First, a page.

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04.01.2015
WASHINGTON (AP) - Once a rite of passage to adulthood, summer jobs for teens are disappearing.
Fewer than three in 10 American teenagers now hold jobs such as running cash registers, mowing lawns or busing restaurant tables from June to August.
And teen employment may never return to pre-recession levels, suggests a projection by the U.S. The drop in teen employment, steeper than for other age groups, is partly a cultural shift.
Older workers, immigrants and debt-laden college graduates are taking away lower-skill work as they struggle to find their own jobs in the weak economy. Overall, more than 44 percent of teens who want summer jobs don't get them or work fewer hours than they prefer.
Wanting to be better prepared to live on her own and to save for college, Knaggs says she submitted a dozen applications for summer cashier positions.
Andrew Sum, director of the Center for Labor Market Studies at Northeastern University, said better job pathways are needed for teens who don't attend four-year colleges, including paid internships for high school seniors and increased post-secondary training in technical institutes. On the other end of the scale, Wyoming, North Dakota, Oklahoma, Nebraska, South Dakota and Kansas had teens who were more often able to find work. The figures are based on an analysis of Census Bureau Current Population Survey data from June to August 2011 by Northeastern's Center for Labor Market Studies. By race and income, blacks, Hispanics and teens in lower-income families were least likely to be employed in summer jobs. Based on teen employment from January to April this year, also at historic lows, the share of teens working in jobs this summer is expected to show little if any improvement.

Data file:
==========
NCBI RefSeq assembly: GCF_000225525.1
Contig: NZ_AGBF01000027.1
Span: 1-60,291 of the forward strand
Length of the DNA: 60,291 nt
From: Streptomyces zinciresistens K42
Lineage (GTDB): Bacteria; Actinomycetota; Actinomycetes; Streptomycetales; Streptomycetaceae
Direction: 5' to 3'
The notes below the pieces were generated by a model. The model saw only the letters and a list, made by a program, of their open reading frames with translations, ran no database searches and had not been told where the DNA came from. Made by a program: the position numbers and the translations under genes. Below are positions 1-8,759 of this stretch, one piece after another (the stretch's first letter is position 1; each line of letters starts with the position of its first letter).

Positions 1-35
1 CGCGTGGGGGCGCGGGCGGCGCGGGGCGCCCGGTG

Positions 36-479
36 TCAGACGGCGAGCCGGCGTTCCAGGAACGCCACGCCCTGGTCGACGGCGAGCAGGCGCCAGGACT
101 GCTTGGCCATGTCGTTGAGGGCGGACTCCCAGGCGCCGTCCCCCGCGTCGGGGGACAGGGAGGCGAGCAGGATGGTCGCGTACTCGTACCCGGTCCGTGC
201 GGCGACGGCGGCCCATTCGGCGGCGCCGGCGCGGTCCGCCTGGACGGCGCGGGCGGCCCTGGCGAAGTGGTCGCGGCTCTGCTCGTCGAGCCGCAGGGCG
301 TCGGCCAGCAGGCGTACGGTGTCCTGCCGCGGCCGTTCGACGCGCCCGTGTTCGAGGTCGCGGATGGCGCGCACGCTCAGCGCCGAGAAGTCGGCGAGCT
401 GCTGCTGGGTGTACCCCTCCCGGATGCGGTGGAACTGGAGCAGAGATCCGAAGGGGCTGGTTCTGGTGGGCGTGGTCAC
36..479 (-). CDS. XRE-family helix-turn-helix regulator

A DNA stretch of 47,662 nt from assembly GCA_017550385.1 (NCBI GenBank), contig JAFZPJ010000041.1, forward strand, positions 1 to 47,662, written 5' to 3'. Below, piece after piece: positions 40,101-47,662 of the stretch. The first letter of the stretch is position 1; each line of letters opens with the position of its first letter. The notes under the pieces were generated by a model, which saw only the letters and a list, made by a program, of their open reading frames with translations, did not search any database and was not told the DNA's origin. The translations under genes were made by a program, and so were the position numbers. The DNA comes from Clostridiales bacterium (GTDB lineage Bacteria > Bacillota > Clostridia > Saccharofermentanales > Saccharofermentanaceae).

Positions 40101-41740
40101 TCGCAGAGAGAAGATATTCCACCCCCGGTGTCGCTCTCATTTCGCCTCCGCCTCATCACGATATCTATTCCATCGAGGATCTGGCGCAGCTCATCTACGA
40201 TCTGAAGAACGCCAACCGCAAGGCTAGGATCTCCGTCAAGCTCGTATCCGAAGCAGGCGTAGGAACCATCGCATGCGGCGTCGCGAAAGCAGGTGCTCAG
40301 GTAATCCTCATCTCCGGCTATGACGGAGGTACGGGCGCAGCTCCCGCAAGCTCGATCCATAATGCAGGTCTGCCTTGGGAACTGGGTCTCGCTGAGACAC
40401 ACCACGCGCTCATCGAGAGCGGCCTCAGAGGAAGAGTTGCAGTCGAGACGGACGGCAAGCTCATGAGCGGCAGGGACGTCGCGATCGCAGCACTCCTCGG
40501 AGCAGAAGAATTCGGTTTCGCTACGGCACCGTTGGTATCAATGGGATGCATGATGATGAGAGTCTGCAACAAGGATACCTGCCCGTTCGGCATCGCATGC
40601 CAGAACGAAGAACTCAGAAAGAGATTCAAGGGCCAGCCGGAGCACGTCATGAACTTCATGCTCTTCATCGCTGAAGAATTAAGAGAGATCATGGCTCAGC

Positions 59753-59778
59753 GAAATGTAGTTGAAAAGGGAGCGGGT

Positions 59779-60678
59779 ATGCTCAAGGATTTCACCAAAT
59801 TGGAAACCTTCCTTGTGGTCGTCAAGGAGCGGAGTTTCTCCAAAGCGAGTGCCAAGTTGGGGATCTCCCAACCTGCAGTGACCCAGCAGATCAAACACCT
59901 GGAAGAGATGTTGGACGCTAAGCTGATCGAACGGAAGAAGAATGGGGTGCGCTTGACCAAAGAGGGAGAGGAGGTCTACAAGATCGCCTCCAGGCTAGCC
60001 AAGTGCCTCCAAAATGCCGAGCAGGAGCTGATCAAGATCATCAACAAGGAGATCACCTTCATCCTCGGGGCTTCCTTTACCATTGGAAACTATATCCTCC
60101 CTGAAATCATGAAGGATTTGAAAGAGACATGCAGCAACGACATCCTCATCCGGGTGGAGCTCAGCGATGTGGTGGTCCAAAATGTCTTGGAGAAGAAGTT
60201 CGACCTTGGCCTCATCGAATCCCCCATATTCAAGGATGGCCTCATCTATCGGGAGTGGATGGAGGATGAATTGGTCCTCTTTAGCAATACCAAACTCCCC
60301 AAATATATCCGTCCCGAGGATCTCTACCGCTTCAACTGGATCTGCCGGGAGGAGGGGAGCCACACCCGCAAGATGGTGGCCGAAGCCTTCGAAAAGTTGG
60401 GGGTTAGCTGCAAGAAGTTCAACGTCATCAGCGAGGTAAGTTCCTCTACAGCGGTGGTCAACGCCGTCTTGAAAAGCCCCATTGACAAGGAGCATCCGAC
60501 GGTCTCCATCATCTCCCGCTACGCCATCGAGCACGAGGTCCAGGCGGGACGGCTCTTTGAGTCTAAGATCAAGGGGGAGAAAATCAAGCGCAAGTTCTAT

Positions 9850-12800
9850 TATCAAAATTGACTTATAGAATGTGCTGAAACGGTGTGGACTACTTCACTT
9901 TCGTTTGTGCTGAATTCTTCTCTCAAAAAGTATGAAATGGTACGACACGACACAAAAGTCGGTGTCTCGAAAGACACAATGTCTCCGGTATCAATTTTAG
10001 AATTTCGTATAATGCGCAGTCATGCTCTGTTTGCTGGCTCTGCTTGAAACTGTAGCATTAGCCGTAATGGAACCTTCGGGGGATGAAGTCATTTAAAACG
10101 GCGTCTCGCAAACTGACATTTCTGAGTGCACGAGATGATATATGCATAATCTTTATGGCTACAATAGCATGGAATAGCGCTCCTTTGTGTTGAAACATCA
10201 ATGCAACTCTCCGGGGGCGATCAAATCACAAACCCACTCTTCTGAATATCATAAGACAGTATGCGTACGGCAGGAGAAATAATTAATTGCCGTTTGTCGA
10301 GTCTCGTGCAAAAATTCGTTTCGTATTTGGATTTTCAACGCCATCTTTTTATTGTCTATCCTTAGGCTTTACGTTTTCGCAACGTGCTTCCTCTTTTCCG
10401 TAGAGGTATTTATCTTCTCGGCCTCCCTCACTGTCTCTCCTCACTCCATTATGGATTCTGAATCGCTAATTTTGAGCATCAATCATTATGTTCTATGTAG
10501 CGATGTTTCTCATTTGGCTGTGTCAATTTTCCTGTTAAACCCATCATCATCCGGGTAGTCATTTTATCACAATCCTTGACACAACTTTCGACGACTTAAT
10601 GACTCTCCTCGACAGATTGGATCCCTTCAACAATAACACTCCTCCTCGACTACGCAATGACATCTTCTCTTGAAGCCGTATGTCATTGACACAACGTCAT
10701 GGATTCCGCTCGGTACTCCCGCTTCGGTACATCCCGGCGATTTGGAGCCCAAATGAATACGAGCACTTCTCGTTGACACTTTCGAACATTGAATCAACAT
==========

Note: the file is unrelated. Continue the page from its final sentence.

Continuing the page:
Smith, the Fed economist, attributes at least half of declining teen employment since the mid-1980s to youths who are being crowded out of the job market by older workers and immigrants, pointing to recent technological changes that have thinned the ranks of midlevel jobs such as bank teller and sales representative. His working paper for the Federal Reserve points to "potentially troubling long-term consequences" to the extent that jobless teens are not utilizing their time to go to summer school or do other college-preparatory work.
Nicole Shaw, 18, of Baton Rouge, La., is working to make sure she isn't a victim of the jobs pinch.


Young people working summer jobs not only give them a sense of responsibility it also gives them something to do rather then hang on corners or with gangs and suplementing their lives by selling drugs. Posted in University of Missouri president resigns after blacks on football team vow not to play"Time for Yale to experience a rebirth with the firing of ALL administrators and tenured "instructors" of whatever standing.
Sign up to have exclusive KEAN A-List contests, events, coupons, presales, and much more delivered to you for FREE. In Jefferson County, Kris Kinzli, a Human Services spokesperson, said jobs are possible for those trained and motivated.
Regina Hartley, a former teacher and owner of Edgewater Coffee Company said she found interns for her shop through Jeffco YouthWorks.